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Nicene and Ante-Nicene Fathers, Ser. II, Vol. III:
Life and Works of Rufinus with Jerome's Apology Against Rufinus.: In his “Best mode of Translation” he relies on the opinions of Cicero and Horace.

Early Church Fathers  Index     

8. Take the treatise which 2944 he entitles “On the best mode of translating,” though there is nothing in it except the addition of the title which is of the best, for all is of the worst; and in which he proves those to be heretics with whom he is now in communion, thus incurring the condemnation of our Apostle (not his, for those whom he calls ‘his’ are Flaccus and Tully) who says, “He who judges 2945 is condemned if he eat.” In that treatise, which tells us that no works of any kind reasonably admit of a rendering word for word (though he has come round now to think such rendering reasonable) 2946 he inserts whole passages from a work of Cicero. 2947 But had he not said, “What has Horace to do with the Psalter, or Maro with the Gospels, or Cicero with the Apostle? Will not your brother be offended if he sees you sitting in that idol temple?” Here of course he brings himself in guilty of idolatry; for if reading causes offence, much more does writing. But, since one who turns to idolatry does not thereby become wholly and completely a heathen unless he first denies Christ, he tells us that he said to Christ, as he sat on the judgment seat with his most exalted angel ministers around him, “If I ever hereafter read or possess any heathen books, I have denied thee,” and now he not only reads them and possesses them, not only copies them and collates them, but inserts them among the words of Scripture itself, and in discourses intended for the edification of the Church. What I say is well enough known to all who read his treatises, and requires no proof. But it is just like a man who is trying to save himself from such a gulf of sacrilege and perjury, to make up some excuse for himself, and to say, as he does: “I do not now read them, I have a tenacious memory, so that I can quote various passages from different writers without a break, and I now merely quote what I learned in my youth.” Well: if some one were to ask me to prove that before the sun rose this morning there was night over the earth, or that at sunset the sun had been shining all day, I should answer that, if a man doubted about what all men knew, it was his business to shew cause for his doubts, not for me to shew cause for my certainty. Still in this instance, where a man’s soul is at stake, and the crime of perjury and of impious denial of Christ is alleged, a condemnation must not be thought to be a thing of course, even though the facts are known and understood by all men. We are not to imitate him who condemns the accused before they have undergone any examination; and not only without a hearing, but without summoning them to appear; and not only unsummoned, but when they are already p. 464 dead; and not only the dead, but those whom he had always praised, till then; and not only those whom he had praised, but whom he had followed and had taken as his masters. We must fear the judgment of the Lord, who says 2948 “Judge not and ye shall not be judged,” and again, “With what measure ye mete it shall be measured to you again.” Therefore, though it is really superfluous, I will bring against him a single witness, but one who must prevail, and whom he cannot challenge, that is, once more, himself and his own writings. All can attest what I say in reference to this treatise of his; and my assertion about it seems to be superfluous; but I must make use of some special testimony, lest what I say should seem unsatisfactory to those who have not read his works.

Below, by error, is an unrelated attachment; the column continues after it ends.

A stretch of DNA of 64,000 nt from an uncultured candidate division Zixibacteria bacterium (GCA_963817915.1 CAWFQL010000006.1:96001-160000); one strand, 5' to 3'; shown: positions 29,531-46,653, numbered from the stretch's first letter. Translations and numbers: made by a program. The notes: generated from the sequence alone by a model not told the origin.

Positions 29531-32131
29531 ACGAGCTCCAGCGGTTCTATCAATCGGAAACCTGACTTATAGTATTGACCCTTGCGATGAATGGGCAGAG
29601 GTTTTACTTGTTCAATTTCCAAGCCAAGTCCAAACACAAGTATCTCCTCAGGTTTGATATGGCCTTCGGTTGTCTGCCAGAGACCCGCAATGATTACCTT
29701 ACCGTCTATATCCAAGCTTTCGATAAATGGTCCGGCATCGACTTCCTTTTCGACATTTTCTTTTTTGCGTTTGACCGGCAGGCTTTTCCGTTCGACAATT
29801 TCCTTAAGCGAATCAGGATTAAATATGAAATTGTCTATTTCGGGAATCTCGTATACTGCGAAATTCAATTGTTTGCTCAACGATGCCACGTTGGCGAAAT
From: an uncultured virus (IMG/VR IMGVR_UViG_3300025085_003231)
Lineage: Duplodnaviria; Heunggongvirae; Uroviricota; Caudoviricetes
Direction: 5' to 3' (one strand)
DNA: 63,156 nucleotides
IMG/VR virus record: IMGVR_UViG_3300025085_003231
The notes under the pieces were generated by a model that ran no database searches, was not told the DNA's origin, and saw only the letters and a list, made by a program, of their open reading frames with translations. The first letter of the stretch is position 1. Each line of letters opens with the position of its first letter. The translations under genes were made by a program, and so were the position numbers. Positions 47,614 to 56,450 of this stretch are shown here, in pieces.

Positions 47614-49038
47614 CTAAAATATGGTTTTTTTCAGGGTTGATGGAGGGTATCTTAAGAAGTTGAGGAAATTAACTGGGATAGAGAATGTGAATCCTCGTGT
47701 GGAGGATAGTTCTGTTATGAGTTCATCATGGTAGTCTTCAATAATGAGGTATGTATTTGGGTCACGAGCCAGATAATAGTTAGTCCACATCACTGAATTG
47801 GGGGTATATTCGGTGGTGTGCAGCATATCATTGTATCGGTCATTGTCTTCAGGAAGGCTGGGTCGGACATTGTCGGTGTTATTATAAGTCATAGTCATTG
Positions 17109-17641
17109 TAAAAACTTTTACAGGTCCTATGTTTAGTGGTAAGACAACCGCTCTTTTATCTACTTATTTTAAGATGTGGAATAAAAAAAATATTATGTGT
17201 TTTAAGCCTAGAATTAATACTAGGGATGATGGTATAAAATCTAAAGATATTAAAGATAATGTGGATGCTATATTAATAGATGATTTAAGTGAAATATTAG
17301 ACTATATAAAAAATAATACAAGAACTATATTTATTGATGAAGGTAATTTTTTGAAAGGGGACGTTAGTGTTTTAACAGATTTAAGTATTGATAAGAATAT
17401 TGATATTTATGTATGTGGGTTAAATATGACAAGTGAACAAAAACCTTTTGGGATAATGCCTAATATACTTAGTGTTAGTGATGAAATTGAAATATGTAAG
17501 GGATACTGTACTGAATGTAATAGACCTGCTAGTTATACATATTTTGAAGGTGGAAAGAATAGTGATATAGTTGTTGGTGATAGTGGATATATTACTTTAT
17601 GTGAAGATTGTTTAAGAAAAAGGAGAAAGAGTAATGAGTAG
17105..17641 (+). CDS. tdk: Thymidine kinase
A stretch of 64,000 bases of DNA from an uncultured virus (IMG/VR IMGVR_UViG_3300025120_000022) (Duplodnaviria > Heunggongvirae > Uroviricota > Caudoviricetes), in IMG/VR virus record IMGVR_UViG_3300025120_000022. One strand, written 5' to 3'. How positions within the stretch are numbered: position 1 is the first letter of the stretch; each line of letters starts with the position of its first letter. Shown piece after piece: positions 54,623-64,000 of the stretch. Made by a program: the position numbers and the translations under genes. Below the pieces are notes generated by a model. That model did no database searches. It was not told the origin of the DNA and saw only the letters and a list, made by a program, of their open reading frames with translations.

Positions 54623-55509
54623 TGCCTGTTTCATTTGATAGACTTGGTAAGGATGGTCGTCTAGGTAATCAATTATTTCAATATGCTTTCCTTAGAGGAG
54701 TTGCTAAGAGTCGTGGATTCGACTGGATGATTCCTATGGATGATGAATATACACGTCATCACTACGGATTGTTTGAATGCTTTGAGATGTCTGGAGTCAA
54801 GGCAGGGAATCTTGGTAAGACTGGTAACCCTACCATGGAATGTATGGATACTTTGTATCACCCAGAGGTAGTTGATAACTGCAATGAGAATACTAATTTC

Letter lvii.


Discerns it. Vulg. Rom. xiv. 23. He that doubteth A.V.


In the translation of the Περὶ ᾽Αρχῶν made by Jerome for Pammachius and Oceanus, he rendered word for word.


Letter lvii. 5.


Matt. 7:1, 2

Next: He confesses his obligations to Porphyry.

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